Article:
Oxford University Press (OUP) is the largest university press in the world. It is a department of the University of Oxford and is governed by a group of 15 academics appointed by the Vice-Chancellor known as the Delegates of the Press. They are headed by the Secretary to the Delegates, who serves as OUP's chief executive and as its major representative on other university bodies. Oxford University has used a similar system to oversee the Press since the 17th century.
The university became involved in the print trade around 1480, and grew into a major printer of Bibles, prayer books, and scholarly works. Its Press took on the project that became the Oxford English Dictionary in the late 19th century, and expanded to meet the ever-rising costs of the work. As a result, the last hundred years has seen Oxford publish children's books, school text books, music, journals, the World's Classics series, and a best-selling range of English Language Teaching texts to match its academic and religious titles. Moves into international markets led to the Press opening its own offices outside the United Kingdom, beginning with New York in 1896. With the advent of computer technology and increasingly harsh trading conditions, the Press's printing house at Oxford was closed in 1989, and its former paper mill at Wolvercote was demolished in 2004. By contracting out its printing and binding operations, the modern Press publishes some 6,000 new titles around the world each year. As part of a charitable organization, OUP is committed to major financial support of its parent university, and furthers the university's aims of excellence in scholarship, research, and education through its publishing activities.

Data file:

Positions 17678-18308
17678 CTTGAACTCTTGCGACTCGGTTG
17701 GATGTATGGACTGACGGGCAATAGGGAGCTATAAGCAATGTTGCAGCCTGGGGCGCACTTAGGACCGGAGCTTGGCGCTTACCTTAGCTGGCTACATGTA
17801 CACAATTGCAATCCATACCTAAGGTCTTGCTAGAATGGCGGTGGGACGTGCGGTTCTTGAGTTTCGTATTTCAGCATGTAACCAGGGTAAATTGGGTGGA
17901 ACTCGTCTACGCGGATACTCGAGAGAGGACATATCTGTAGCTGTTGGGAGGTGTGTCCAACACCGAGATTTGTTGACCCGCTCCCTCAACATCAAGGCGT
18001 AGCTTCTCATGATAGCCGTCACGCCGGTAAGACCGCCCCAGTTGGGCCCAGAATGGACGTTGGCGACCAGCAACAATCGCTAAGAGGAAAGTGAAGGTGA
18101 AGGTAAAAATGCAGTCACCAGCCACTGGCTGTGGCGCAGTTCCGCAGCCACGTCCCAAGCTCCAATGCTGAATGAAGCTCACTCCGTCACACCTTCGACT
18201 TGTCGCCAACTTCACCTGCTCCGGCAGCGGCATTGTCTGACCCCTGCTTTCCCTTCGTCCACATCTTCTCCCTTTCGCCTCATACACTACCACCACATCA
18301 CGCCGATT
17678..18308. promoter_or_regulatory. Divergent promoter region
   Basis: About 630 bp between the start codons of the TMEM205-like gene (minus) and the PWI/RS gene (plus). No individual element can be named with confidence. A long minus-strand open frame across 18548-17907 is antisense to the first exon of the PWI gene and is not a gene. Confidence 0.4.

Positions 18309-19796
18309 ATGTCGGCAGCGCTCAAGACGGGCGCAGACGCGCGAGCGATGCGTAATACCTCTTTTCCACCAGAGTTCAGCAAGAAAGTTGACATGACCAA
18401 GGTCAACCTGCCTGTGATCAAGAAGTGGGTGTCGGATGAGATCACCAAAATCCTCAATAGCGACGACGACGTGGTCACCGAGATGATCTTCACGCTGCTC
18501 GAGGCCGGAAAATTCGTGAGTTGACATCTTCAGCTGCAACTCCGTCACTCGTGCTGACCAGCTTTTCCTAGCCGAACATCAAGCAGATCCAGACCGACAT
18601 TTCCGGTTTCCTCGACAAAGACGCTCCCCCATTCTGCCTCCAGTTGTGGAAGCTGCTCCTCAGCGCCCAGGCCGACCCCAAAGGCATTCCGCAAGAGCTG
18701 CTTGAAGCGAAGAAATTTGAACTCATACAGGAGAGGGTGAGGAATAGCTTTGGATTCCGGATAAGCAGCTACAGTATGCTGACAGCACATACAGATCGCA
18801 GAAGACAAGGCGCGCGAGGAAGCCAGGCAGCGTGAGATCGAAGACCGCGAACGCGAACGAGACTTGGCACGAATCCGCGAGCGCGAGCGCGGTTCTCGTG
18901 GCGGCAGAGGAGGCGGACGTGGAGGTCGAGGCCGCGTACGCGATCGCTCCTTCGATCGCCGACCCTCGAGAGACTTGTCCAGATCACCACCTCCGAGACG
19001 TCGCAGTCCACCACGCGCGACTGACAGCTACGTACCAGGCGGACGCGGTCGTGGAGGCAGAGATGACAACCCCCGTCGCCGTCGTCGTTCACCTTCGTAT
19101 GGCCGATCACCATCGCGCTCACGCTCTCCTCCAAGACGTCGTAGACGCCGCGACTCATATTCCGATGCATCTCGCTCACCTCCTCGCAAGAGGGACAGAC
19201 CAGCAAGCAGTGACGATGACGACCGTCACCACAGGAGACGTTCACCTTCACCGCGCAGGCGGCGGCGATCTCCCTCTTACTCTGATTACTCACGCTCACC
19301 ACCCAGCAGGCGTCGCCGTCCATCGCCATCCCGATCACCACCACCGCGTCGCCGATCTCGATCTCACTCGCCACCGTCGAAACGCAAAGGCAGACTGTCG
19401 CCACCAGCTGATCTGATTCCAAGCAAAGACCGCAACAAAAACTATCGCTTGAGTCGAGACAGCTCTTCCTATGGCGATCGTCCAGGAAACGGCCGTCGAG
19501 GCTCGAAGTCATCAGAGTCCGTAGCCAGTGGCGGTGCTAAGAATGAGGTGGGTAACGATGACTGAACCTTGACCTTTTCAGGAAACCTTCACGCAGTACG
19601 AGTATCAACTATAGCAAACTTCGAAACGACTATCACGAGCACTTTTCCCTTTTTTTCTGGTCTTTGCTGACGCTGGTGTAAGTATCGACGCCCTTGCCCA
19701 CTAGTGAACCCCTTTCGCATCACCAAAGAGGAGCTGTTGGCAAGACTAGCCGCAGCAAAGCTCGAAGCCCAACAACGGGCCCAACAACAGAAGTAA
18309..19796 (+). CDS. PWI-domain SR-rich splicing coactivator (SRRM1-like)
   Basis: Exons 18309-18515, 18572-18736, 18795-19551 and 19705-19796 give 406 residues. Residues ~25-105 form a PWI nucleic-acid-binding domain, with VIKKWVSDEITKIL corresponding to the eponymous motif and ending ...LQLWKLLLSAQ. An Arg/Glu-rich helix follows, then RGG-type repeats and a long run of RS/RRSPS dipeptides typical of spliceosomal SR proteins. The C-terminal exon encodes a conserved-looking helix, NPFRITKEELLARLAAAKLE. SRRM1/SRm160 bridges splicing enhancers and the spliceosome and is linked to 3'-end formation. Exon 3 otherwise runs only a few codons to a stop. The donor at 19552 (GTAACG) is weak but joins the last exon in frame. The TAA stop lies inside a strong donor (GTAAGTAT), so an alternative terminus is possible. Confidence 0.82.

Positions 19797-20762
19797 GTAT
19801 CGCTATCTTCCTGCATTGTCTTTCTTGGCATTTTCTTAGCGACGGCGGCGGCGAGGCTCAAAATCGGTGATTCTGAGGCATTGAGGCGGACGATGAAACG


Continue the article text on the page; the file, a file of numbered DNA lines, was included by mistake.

OUP was first exempted from US Corporation Tax in 1972 and from UK Corporation Tax in 1978. As a department of a charity, OUP is exempt from income tax and corporate tax in most countries, but may pay sales and other commercial taxes on its products. The Press today transfers 30% of its annual surplus to the rest of the University, with a commitment to a minimum transfer of £12 million per annum. OUP is the largest university press in the world by the number of publications, publishing more than 4,500 new books every year and employing some 4,000 people. OUP publishes many reference, professional, and academic works including the Oxford English Dictionary, the Concise Oxford English Dictionary, the Oxford World's Classics, the Oxford Dictionary of National Biography, and the Concise Dictionary of National Biography. A number of its most important titles are now available electronically in a package called "Oxford Reference Online", and are offered free to holders of a reader's card or other subscribing institutions (e.g., universities, colleges, etc.) worldwide.
Books published by Oxford have International Standard Book Numbers that begin with 0-19, making the Press one of a tiny number of publishers who have two-digit identification numbers in the ISBN system. By internal agreement, the first digit of the individual edition number (following 0-19-) can indicate a particular originating division, for example: 3 for music (before ISMNs were defined); 5 for the New York office; 8 for Clarendon Press publications.